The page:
You have djayed in India as well. How was the response and what is your impression about the Indian club and popular music scene.

Great! It’s cool. It’s very nice actually and very good vibe. We did it in Mumbai, Bangalore and couple of other places. And we gonna go there again I think to do something in Jodhpur and Mumbai. So it would be doing some more touring over there maybe with the whole band next time. Should be really good. I prefer to go with the whole band and also we probably do some promotion of all the first singles from the new album.

Then there is a really good vibe with Reena Bhardwaj as well because Reena has done really well supported by A.R. Rahman she has recorded Yeh Rishta for the movie Meenaxi.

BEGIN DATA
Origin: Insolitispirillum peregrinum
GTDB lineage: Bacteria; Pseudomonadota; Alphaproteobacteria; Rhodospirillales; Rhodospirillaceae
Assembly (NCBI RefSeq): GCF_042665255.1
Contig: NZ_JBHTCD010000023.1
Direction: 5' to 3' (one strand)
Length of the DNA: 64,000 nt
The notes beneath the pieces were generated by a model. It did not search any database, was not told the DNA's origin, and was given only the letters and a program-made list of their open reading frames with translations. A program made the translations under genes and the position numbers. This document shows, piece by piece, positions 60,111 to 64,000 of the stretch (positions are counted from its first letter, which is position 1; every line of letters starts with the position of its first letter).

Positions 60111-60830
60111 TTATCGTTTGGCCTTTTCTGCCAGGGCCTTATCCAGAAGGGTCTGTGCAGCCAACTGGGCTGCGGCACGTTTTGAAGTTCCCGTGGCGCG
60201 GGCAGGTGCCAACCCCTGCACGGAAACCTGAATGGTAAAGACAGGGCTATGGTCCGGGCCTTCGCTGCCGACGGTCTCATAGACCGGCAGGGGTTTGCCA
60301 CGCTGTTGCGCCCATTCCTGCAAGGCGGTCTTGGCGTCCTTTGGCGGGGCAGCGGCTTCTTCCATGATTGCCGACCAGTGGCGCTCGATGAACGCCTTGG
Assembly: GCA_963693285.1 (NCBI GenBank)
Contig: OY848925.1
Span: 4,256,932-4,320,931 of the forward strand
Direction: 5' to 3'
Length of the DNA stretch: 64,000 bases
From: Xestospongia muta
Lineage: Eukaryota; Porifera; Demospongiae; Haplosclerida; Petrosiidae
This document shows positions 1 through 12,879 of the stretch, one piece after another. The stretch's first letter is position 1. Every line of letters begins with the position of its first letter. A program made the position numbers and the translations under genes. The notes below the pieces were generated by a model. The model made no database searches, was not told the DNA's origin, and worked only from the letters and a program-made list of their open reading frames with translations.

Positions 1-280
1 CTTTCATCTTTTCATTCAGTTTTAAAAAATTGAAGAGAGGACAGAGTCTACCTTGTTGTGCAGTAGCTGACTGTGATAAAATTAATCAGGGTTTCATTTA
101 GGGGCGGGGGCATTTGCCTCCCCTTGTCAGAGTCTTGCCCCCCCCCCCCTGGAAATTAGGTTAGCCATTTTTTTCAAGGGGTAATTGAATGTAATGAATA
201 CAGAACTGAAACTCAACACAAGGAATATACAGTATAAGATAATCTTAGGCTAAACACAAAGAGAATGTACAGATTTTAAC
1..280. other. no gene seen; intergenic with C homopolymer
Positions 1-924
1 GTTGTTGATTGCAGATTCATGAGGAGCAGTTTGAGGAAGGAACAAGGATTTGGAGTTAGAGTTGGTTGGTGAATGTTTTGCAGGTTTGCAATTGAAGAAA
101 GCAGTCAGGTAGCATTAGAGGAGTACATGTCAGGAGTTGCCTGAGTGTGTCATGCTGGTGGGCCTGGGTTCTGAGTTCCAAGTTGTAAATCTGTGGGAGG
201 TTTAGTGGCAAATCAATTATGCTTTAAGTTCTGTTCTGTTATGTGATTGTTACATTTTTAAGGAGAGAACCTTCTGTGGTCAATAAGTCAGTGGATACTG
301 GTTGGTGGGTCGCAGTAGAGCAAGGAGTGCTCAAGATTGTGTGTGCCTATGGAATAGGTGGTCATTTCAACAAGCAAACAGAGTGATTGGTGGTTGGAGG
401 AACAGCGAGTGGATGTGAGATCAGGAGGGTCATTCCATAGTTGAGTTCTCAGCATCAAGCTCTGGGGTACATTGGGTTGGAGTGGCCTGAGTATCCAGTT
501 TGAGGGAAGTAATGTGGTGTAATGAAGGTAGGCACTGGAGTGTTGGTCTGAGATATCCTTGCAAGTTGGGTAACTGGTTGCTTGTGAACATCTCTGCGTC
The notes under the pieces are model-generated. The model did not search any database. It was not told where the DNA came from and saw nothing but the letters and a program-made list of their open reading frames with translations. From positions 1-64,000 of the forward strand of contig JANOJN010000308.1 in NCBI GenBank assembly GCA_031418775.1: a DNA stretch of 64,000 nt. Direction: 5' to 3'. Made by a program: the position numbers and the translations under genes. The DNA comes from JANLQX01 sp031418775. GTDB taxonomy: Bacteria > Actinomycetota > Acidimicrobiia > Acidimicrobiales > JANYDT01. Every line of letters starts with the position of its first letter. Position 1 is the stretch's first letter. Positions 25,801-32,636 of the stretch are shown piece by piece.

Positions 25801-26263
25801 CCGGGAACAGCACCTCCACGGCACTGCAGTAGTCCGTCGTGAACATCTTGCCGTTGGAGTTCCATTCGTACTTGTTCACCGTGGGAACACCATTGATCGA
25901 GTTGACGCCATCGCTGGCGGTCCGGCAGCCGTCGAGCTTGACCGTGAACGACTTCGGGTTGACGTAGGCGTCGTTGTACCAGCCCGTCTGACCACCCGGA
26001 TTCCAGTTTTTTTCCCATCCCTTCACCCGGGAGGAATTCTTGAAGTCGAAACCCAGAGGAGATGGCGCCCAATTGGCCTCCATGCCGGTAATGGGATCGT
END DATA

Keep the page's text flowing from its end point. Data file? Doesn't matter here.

That was really popular over there so it would be good to do something over there with her as well. Yeah, I’m looking forward to it.

What do you love and what do you hate about India? Is there anything in India that makes you feel more complete and makes you feel home although you grew up in UK?

Well my family…hehe…whole of my family is still over there so I meet a lot of my relatives and so on whenever I go over.

Also I like the way things flow. Quite often people aren’t so judgmental all the times. I think that’s quite nice. But then there are lots of things that make me feel uneasy as well, the levels of poverty, the corruption, the inequity between people, the imbalances. The rich can be very indifferent about poverty. It can appear very callus. There’s a real dog eat dog kind of atmosphere in certain parts of India. Other parts are very warm and very generous and have a very strong sense of humanity. But other parts a very capitalistic they would have picked up the worst parts of the west.